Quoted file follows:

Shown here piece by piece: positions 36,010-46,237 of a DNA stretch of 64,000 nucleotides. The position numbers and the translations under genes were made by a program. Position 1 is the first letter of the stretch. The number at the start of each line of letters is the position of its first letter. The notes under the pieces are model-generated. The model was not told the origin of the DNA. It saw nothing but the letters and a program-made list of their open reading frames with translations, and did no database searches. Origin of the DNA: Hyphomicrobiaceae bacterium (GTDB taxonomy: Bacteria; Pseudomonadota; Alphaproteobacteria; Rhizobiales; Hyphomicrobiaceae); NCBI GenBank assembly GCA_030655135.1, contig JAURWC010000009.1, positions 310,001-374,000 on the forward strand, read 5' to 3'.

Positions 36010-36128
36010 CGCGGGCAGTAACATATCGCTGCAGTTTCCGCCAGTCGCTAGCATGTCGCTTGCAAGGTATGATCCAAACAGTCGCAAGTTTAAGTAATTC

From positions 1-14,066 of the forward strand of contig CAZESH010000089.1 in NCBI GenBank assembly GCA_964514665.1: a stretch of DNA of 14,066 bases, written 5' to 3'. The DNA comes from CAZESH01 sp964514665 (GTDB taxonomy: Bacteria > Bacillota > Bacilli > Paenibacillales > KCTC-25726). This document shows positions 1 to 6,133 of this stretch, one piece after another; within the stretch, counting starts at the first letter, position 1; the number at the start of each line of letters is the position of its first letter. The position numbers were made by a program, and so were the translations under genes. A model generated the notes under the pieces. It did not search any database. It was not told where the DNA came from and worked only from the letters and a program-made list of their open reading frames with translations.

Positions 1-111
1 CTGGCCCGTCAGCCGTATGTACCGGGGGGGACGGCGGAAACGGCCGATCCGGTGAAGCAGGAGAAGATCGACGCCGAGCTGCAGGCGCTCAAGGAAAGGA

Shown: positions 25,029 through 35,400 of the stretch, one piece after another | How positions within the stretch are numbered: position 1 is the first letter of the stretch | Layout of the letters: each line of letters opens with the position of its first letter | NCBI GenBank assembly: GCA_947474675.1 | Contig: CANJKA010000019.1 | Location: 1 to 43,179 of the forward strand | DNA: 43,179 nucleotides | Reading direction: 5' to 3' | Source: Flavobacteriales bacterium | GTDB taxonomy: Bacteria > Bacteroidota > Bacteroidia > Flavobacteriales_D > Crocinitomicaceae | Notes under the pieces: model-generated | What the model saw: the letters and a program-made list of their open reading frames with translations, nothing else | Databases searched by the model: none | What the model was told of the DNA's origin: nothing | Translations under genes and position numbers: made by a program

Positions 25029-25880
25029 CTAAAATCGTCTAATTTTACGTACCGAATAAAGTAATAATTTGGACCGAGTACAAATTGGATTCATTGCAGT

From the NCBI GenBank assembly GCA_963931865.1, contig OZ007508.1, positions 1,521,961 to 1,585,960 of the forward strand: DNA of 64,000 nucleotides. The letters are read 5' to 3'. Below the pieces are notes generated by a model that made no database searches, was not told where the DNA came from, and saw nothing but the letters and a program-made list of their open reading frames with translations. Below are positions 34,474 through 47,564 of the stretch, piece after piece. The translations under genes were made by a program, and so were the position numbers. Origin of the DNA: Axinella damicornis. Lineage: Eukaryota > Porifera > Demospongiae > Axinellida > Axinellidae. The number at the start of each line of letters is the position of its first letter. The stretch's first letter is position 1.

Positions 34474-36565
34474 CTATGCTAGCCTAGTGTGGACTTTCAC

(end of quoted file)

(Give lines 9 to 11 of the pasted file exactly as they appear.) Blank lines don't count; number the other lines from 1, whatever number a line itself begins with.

25029 CTAAAATCGTCTAATTTTACGTACCGAATAAAGTAATAATTTGGACCGAGTACAAATTGGATTCATTGCAGT

From the NCBI GenBank assembly GCA_963931865.1, contig OZ007508.1, positions 1,521,961 to 1,585,960 of the forward strand: DNA of 64,000 nucleotides. The letters are read 5' to 3'. Below the pieces are notes generated by a model that made no database searches, was not told where the DNA came from, and saw nothing but the letters and a program-made list of their open reading frames with translations. Below are positions 34,474 through 47,564 of the stretch, piece after piece. The translations under genes were made by a program, and so were the position numbers. Origin of the DNA: Axinella damicornis. Lineage: Eukaryota > Porifera > Demospongiae > Axinellida > Axinellidae. The number at the start of each line of letters is the position of its first letter. The stretch's first letter is position 1.

Positions 34474-36565